Archive for August 5th, 2014

The designer in me wanted to go with the “hot” turquoise, pink, and lime green found in the bedroom picture.

Notice the check pattern peeking out from beneath the coverlet of the bed.

Notice the check pattern peeking out from beneath the coverlet of the bed.

The three color combo said 1960s fun and bold. Alas,the trio was out of my comfort zone of colors I like to work with. I also kept having the urge to switch out the pink for coral. But I knew that changing to coral would update the palette to 2014 colors. I carried an argument around in my head for days over whether the substitution would cancel out the 1960 retro feel of the piece. Did I want the piece to feel truly retro or did I want it to give just a nod and a wink to 1960s? The more I wrestled with it the more the answer eluded me. When that happens I know I have to put it on a shelf and have patience while it works itself out in some behind the scene area in my mind.

Stuck on one thing, I moved on to another. What about the shape, the silhouette of the piece? I had a vague picture of white vinyl go-go boots, A-line shape, bell-bottom sleeves and then I saw this:


No go-go boots. And yes, they are maternity patterns. But they had the details and the silhouettes I wanted for this smock. The details that particularly interested me were the collar and button work on the yellow one. I really fell in love with the button placement on the yellow outfit and the Nehru type collar. The more I looked, the more I loved the idea of a Nehru collar with this silhouette. However, that decision presented some immediate issues.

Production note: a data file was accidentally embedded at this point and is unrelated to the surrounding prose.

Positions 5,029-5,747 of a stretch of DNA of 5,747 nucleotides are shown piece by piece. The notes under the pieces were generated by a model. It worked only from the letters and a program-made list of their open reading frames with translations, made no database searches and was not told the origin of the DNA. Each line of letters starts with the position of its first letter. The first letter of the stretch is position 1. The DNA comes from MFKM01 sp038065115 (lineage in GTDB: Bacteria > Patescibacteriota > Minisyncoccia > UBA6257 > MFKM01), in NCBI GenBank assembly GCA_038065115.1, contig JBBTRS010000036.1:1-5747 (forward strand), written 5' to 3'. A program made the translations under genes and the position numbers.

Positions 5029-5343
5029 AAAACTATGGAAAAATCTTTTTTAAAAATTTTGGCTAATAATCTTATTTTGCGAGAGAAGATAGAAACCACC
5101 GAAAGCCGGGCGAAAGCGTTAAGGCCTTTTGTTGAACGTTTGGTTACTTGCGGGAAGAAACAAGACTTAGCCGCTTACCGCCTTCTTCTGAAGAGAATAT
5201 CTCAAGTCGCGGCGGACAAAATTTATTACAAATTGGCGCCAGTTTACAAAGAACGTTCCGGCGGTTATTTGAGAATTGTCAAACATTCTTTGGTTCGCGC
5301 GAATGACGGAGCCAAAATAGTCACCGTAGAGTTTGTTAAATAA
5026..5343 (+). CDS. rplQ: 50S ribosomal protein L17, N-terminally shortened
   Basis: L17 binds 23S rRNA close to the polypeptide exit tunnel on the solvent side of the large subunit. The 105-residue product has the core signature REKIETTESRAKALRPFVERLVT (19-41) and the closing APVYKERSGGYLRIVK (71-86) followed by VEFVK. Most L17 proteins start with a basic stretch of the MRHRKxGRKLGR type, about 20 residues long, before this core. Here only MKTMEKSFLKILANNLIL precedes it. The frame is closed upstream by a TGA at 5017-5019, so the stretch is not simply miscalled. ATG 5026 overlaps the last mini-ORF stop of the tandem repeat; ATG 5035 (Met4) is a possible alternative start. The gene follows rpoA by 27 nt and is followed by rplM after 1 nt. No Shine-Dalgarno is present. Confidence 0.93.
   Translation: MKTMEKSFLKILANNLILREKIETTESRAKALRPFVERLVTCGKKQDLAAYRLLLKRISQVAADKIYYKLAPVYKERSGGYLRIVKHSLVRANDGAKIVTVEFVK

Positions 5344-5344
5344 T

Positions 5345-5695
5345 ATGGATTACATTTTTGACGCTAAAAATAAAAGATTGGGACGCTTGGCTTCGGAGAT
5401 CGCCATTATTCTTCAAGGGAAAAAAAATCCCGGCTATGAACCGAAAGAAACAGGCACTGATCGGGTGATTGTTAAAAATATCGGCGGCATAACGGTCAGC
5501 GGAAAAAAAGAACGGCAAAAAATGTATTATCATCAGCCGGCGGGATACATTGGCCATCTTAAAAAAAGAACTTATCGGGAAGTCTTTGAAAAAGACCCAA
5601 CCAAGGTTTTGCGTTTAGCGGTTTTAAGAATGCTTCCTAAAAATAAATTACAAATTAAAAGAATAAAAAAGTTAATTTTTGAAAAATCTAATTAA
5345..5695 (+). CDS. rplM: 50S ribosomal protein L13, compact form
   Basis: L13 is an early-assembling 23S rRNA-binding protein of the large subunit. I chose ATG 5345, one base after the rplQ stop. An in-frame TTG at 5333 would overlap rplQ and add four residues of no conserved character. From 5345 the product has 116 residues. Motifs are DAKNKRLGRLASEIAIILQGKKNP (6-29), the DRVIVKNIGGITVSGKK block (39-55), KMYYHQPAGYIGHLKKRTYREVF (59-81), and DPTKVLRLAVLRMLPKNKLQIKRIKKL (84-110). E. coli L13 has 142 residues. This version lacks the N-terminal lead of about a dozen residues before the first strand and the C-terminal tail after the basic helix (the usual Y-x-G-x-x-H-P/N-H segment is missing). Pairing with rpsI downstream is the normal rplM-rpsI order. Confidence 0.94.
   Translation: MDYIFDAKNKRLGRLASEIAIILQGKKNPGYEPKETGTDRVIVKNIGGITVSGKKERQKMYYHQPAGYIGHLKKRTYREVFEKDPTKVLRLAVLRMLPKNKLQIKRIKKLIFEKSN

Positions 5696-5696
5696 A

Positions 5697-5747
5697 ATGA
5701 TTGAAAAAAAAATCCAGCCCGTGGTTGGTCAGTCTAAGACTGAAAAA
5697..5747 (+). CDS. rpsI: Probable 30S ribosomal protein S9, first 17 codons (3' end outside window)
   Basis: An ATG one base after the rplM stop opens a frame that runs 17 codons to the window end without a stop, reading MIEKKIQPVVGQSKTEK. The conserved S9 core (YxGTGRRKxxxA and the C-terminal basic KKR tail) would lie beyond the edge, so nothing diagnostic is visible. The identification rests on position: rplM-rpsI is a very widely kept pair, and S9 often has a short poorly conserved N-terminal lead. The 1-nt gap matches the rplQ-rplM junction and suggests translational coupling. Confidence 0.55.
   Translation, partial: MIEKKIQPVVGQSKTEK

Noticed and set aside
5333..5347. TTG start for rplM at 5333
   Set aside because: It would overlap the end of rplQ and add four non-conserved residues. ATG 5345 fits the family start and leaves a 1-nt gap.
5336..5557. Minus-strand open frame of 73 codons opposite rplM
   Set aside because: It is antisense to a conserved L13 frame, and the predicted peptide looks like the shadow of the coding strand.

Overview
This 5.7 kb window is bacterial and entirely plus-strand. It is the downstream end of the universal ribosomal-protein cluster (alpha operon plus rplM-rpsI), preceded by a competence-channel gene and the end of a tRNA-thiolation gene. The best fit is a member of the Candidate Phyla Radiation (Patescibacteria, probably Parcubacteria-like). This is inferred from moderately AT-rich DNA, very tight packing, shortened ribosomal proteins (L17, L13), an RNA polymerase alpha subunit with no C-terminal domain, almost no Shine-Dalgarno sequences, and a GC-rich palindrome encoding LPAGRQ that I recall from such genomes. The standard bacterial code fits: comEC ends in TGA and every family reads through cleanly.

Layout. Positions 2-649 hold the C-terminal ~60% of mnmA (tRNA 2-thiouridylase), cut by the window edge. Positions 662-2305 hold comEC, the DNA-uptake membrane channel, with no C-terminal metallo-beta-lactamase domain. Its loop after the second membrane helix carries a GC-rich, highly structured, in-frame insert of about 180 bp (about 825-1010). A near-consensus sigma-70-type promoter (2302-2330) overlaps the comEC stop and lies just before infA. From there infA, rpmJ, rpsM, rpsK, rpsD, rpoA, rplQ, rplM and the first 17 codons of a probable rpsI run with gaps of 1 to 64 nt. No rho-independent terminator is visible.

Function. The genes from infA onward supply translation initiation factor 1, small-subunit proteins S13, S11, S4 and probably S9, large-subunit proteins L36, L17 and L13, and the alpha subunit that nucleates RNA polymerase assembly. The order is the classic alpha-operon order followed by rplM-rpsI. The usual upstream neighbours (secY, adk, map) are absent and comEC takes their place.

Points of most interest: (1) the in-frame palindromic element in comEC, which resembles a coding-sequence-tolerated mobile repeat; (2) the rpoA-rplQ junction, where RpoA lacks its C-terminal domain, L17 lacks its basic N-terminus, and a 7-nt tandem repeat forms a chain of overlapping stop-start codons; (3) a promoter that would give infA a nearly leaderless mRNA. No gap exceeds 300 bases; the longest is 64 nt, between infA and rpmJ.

My design range was babies from 0 to 24 months. But babies from 0 to 9 months don’t have necks. I knew a Nehru collar wasn’t going to work for them. On the other hand, I strongly felt that the Nehru collar was integral to making the silhouette work. That meant the smallest size would start at 1 year. Now I had to start thinking about the piece not as a cute retro baby smock, but as a cute, but not too cutesy retro garment for a child.

I was sketching the smock and watching TV news when the cuff of the TV news person’s jacket caught my eye. The jacket she wore was ho-hum, but the cuff made it zing. Turned back and in a satin checkered fabric, it made the jacket interesting and eye catching. The retro smock appeared as a whole unit in my mind. The main color was turquoise and the checkered detail would be stranded color work alternating the pink and lime green. The checkered detail would be used at the hem, the Nehru collar, the cuffs and the two patch pockets I now wanted on the front.

I researched the use of checks in 1960s clothes and found a treasure trove of pictures and ideas. Yes, there is more than one way to design with checks. See my Pintrest mood board here.

After all was said and done, the rough sketch I came up with was this:

sketch girl's 1960 smock 1

Once I added the patch pockets, the angled button detail wouldn’t work. It’s a feature I will save for another design. But what about all that fabric between the color work borders? Did I really want that to be all Stockinette Stitch? All Stockinette would be relaxing at first, but beyond the first five rows it might drive me mad.

Speaking about the color work borders, did I want all the floats to be exposed on the reverse side of the garment? The hems of a garment get a fair share of abuse. It’s easy to snag a float and pull the stitches out of line. It was time to think about and plan for a folded hem to cover the floats.

In the meantime, I had to find a stitch pattern that created a fabric I liked and that worked with the checkerboard borders. But first I had to come up with stitch counts and measurements.

More on that next time.

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